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Reservations
Idaho: Northwestern Band of Shoeshone Reservation

About the Northwestern Band of Shoshone Nation: The Shoshone people lived for hundreds of years in the area of Wyoming, Utah, Nevada, and Idaho. When horses were introduced to the tribe in the early 1700’s, many tribal members were able to travel over great distances to hunt many types of game to feed their families. Groups of extended families traveled together and would gather in larger camps during the year for protection against enemies, to trade, and to socialize. The Northwestern Shoshone Indians were traditionally nomadic hunters, gatherers, and fishermen.

History: The Northwestern Shoshones in the 1800s moved with the seasons in four groups of 300 or 400 people from the Bear Lake Valley to the eastern shores of the Great Salt Lake. The Shoshones at first were friendly to white settlers along the Oregon and California trails in the 1840s. However, as the numbers of game animals the Shoshone people depended on for food were depleted, and the grazing lands were fenced in and plowed for white settlements and farms, tension grew between the Shoshone and white settlers. In February of 1875, by an executive order, President Grant established a 100 square mile reservation for the Lemhi people in the Lemhi Valley for "the exclusive use of the mixed tribes of Shoshone, Bannock, and Sheapeater Indians.” Tragically, almost immediately, the United States government and local residents began efforts to withdraw the executive order establishing the reservation. The forced removal of the Shoshone people from their ancestral homelands to the Fort Hall Indian Reservation in 1905, and again in 1907, began what many have called the "Lemhi Trail of Tears.” Only recently in 1980 did the Northwestern Band of Shoshone Indians received federal recognition.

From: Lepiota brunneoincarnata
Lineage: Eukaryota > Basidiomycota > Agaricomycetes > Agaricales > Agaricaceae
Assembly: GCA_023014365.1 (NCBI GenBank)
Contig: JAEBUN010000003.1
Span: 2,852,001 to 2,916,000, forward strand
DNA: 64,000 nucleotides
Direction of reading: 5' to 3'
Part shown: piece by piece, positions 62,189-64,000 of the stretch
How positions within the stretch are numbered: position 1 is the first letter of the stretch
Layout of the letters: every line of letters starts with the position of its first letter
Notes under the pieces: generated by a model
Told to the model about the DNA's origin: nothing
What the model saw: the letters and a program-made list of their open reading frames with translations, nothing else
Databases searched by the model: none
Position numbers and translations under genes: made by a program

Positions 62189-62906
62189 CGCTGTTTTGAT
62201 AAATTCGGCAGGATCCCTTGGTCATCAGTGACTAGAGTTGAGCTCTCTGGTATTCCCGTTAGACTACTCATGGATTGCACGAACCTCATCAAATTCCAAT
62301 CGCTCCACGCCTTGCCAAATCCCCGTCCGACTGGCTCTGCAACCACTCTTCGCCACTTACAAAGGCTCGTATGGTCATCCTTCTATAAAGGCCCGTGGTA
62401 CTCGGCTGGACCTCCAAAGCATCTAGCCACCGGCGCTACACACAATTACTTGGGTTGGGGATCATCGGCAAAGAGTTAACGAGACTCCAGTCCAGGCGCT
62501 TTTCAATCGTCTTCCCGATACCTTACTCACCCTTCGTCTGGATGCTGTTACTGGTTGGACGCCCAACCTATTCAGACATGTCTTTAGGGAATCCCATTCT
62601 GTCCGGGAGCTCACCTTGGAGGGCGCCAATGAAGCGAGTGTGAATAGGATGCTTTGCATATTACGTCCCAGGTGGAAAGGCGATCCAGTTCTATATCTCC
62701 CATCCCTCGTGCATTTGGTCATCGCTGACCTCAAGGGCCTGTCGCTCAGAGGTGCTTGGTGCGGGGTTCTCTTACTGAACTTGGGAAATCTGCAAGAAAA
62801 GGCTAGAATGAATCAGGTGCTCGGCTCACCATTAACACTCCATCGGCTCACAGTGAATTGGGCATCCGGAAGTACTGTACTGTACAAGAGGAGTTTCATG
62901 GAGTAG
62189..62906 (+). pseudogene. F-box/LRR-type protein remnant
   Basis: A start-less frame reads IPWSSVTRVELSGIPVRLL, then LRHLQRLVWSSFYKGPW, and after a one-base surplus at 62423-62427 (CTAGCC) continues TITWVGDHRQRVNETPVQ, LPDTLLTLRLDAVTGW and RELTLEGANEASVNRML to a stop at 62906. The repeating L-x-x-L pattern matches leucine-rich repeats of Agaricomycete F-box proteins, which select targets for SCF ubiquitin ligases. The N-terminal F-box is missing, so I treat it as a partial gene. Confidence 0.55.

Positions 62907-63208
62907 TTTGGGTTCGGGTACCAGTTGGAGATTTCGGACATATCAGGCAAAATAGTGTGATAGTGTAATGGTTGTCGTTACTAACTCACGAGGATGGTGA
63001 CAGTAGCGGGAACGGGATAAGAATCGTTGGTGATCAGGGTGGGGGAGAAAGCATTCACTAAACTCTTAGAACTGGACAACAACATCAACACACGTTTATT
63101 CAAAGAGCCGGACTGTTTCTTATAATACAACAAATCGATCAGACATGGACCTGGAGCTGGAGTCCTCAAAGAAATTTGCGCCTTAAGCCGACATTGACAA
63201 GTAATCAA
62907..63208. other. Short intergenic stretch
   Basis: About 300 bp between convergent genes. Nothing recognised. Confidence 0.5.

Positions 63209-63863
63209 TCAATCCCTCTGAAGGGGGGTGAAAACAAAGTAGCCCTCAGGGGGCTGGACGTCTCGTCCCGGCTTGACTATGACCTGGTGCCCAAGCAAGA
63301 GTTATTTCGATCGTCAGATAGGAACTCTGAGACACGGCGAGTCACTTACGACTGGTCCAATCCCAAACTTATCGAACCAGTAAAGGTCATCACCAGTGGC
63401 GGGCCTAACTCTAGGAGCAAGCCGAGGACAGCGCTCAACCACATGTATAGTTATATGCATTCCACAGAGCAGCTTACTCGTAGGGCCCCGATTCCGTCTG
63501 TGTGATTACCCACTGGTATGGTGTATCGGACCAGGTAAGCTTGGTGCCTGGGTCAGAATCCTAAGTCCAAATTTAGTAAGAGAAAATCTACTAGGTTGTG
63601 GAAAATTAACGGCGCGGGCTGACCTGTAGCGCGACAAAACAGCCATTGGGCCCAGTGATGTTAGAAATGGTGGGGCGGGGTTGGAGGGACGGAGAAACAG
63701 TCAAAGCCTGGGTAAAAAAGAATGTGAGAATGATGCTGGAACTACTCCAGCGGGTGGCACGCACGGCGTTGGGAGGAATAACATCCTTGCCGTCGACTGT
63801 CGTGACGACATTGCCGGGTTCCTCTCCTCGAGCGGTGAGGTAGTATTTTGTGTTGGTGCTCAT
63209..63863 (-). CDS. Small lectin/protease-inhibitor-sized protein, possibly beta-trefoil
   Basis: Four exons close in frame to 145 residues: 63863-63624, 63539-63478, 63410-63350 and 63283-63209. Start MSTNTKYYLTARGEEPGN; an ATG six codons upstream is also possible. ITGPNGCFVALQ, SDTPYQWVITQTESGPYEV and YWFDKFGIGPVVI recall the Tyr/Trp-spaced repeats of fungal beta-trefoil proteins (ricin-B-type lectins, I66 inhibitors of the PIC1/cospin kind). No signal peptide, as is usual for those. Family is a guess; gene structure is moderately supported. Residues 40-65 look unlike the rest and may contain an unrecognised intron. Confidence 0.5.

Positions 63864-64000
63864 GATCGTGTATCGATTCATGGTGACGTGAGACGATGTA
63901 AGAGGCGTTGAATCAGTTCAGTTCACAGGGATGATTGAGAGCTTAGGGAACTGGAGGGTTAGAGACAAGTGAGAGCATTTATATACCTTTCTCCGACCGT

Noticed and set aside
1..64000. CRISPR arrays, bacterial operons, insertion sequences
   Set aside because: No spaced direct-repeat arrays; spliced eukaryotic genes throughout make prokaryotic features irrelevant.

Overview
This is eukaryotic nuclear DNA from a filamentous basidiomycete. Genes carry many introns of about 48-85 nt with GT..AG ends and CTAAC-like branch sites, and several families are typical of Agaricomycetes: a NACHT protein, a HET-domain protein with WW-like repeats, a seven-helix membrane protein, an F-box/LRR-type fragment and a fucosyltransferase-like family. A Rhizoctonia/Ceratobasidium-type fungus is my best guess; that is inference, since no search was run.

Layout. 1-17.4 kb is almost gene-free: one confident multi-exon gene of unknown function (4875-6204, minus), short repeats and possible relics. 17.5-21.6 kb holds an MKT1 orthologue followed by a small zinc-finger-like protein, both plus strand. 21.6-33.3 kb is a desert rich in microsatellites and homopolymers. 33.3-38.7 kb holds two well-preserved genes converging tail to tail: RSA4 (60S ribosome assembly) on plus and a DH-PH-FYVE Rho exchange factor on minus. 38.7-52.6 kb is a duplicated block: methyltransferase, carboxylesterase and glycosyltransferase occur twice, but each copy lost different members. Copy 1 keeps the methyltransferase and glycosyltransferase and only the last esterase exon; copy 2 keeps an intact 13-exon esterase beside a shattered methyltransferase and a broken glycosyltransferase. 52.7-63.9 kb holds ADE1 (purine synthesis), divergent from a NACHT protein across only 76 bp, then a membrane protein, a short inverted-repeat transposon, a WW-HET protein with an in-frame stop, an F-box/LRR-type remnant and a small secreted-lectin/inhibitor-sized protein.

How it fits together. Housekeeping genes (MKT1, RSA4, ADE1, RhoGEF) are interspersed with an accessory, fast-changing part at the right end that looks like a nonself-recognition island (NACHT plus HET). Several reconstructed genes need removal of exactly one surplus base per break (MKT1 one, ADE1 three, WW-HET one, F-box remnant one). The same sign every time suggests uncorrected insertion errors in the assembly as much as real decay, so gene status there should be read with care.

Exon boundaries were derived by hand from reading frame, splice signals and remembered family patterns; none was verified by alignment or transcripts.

Life on the Reservation: Based in Blackfoot, Idaho, most members of the Northwestern Band of Shoshone Nation Reservation subsist on farming. Unemployment and poverty rates are both high on the reservation. Removed from their traditional homelands, the people of the Northwestern Band have been left with few economic opportunities. As was stated by the Attorneys General of Idaho and Utah in the Northwestern Band of Shoshone Indians vs. the United States, 1945, “The result [of the forced removal from their traditional lands] is that a peaceful and friendly people, lulled into a sense of security by the proffers of the United States of peace and amity, have been reduced from a nation able to wrest their living from their primitive ancestral home to a nondescript, homeless, and poverty-stricken aggregation of bands of Indians, without the means to compete in the modern civilization.” How can I help?

On the Map: Southeastern Idaho and Northwestern Utah

Tribal Enrollment: Approximately 400


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